Nuclear Confrontation in Korea – Some Historical Background
Imperialism and the Fight for National Independence
Korea was unified as a nation by the 10th century, and remained mostly independent until the 20th century. During the last half of the 19th century, multiple invasions by foreign powers (U.S., France, Britain, and Japan) forced the country to allow foreign capital to enter and operate in Korea. 
In 1905, imperial Japan subjugated Korea as its Protectorate. Then in 1910, imperial Japan annexed Korea which it ruled until 1945. While Japanese capital exploited the labor and natural resources of the country, the Japanese state banned use of the Korean language and customs in an attempt at forced assimilation. 
In 1919 the Korean independence movement organized mass rallies involving some 2,000,000 protestors demanding independence from Japan. Japanese police and military forces crushed these protests with repressive violence causing some 7,000 fatalities. Independence leaders then established the Provisional Government of the Republic of Korea [PGRK] which then obtained some limited international recognition and served until 1945 as coordinating center for the independence movement. 
Between 1935 and 1945, the Northeast Anti-Japanese United Army [NAJUA], led by the Communist Party of China [CPC], conducted guerrilla operations against Japanese forces in Manchuria and Korea. From 1935 until 1940, Kim Il-sung, then a member of the CPC, obtained some distinction as an effective and popular division commander in the NAJUA. Japanese countermeasures forced Kim’s division, by the end of 1940, to escape into Soviet territory where they were retrained by the Soviet army. Kim became an officer in the Soviet Red Army and served therein until the end of the War. Thenceforth, he was not involved in the War against Japan until Soviet forces moved into Korea in 1945 August. [3, 4]
Militarism and Forced Sexual Prostitution
During World War II, Japan forced hundreds of thousands of Korean women (along with many more from other occupied countries) into sexual slavery to serve Japanese soldiers. During the Korean War, the South Korean government re-established this system of forced sexual prostitution to serve South Korean and allied soldiers, the victims being conscripted almost exclusively from the ranks of the disempowered classes. This system persisted into the 21st century as a for-profit industry with sexual prostitution in “camp towns” (organized and regulated by the U.S. and South Korean military authorities) around military bases.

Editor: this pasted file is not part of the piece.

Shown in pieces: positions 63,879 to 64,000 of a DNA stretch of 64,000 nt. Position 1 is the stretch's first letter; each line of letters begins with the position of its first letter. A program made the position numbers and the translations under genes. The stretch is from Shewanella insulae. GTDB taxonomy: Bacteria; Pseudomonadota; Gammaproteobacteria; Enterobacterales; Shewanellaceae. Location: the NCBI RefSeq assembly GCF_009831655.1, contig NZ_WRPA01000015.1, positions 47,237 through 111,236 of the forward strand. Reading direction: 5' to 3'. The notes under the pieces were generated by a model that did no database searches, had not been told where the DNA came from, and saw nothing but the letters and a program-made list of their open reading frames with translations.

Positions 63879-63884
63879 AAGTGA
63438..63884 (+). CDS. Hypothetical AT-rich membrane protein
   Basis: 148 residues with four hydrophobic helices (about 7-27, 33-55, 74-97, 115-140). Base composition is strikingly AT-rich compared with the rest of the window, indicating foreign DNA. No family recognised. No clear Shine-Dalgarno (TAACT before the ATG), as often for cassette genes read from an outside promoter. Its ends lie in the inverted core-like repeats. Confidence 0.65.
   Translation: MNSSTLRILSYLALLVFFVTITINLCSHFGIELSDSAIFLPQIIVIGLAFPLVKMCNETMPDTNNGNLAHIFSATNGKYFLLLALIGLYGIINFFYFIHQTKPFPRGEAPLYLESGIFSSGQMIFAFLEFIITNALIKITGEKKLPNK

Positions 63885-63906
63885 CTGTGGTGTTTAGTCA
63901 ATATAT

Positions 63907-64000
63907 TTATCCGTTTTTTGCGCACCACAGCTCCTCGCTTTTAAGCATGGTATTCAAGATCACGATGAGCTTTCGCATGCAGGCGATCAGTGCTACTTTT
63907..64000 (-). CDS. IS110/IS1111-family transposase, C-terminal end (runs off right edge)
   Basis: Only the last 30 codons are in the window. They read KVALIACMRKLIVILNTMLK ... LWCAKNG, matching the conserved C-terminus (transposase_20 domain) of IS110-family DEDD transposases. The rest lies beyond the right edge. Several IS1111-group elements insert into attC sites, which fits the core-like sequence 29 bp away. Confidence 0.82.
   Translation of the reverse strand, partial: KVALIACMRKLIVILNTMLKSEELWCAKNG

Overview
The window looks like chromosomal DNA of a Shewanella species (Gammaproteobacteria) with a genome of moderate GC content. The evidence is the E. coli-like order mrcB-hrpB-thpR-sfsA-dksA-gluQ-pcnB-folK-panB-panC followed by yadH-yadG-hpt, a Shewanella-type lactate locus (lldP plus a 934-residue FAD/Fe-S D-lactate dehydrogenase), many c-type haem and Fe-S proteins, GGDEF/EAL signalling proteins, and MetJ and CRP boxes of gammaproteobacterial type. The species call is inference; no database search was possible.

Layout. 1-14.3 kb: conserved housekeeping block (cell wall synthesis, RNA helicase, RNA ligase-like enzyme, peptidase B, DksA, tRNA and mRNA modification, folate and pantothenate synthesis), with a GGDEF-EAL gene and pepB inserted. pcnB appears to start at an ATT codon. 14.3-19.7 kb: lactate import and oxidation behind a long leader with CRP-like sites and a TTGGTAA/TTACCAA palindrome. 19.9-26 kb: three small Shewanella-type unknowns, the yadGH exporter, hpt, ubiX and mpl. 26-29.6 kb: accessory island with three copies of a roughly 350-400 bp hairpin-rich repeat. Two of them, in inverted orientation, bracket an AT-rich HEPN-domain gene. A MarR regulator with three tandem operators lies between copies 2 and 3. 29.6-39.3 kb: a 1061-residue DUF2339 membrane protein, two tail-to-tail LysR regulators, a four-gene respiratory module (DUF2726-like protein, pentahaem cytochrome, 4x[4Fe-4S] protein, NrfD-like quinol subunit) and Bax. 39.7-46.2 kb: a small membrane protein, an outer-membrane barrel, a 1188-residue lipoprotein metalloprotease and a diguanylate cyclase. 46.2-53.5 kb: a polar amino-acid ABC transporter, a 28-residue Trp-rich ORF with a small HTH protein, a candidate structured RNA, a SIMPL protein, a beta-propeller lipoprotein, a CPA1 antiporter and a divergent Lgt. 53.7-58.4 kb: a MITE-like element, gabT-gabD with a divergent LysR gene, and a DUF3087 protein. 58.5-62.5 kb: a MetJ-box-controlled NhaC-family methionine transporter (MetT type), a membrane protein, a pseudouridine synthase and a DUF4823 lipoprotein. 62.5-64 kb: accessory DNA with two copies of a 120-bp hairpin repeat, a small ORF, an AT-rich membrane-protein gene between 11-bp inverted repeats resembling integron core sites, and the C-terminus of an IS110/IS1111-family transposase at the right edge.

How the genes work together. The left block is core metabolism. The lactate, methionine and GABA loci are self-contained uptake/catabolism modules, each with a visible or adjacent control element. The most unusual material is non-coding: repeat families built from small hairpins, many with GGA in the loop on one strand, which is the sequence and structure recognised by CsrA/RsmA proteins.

How Did Korea Come to Be Divided?
The liberation of Korea from Japanese rule began in 1945 August. Pursuant to prior agreement with its Western allies, the USSR joined the War against Japan on August 08. Fearful that Soviet forces would occupy all of the Korean peninsula, the U.S. proposed on August 10 that Korea be divided at the 38th parallel into northern (Soviet) and southern (U.S.) occupation zones. Wanting a cooperative post-war relationship with the West, the Soviet Union promptly agreed to this proposal which was supposed to be a temporary arrangement until the removal of Japanese forces and the establishment of an independent government for the whole country. Actual liberation began on August 14 with Soviet Red Army amphibious landings in the northeast of the country. Soviet forces reached Pyongyang on August 24. U.S. forces did not enter the south until September 08. 
During 1945 August, People’s Committees affiliated with the Committee for the Preparation of Korean Independence [CPKI] arose throughout Korea. This organization was led by members of the PGRK including: center-left independence activist Lyuh Woon-hyung, and veteran Christian nationalist Cho Man-sik. On August 28, the CPKI announced that it would function as the temporary national government of Korea. On September 12, activists from the People’s Committees, meeting in Seoul (U.S. occupation zone), established the People’s Republic of Korea [PRK] to govern the country. The PRK program included: confiscation of lands held by Japanese and their Korean collaborators; distribution of that land to peasants; rent limits on all leased land; nationalization of major industries; guarantees for basic human rights and freedoms (speech, press, assembly, faith, etc.); universal adult suffrage; equality for women; labor law reforms (eight-hour day, minimum wage, prohibition of child labor, etc.); good relations with U.S., USSR, China, and Britain; and opposition to foreign interference in affairs of state. While Soviet authorities in the north recognized and worked with the People’s Committees and PRK, the U.S. Army Military Government [USAMGIK] in the south suppressed them by military decree and armed force.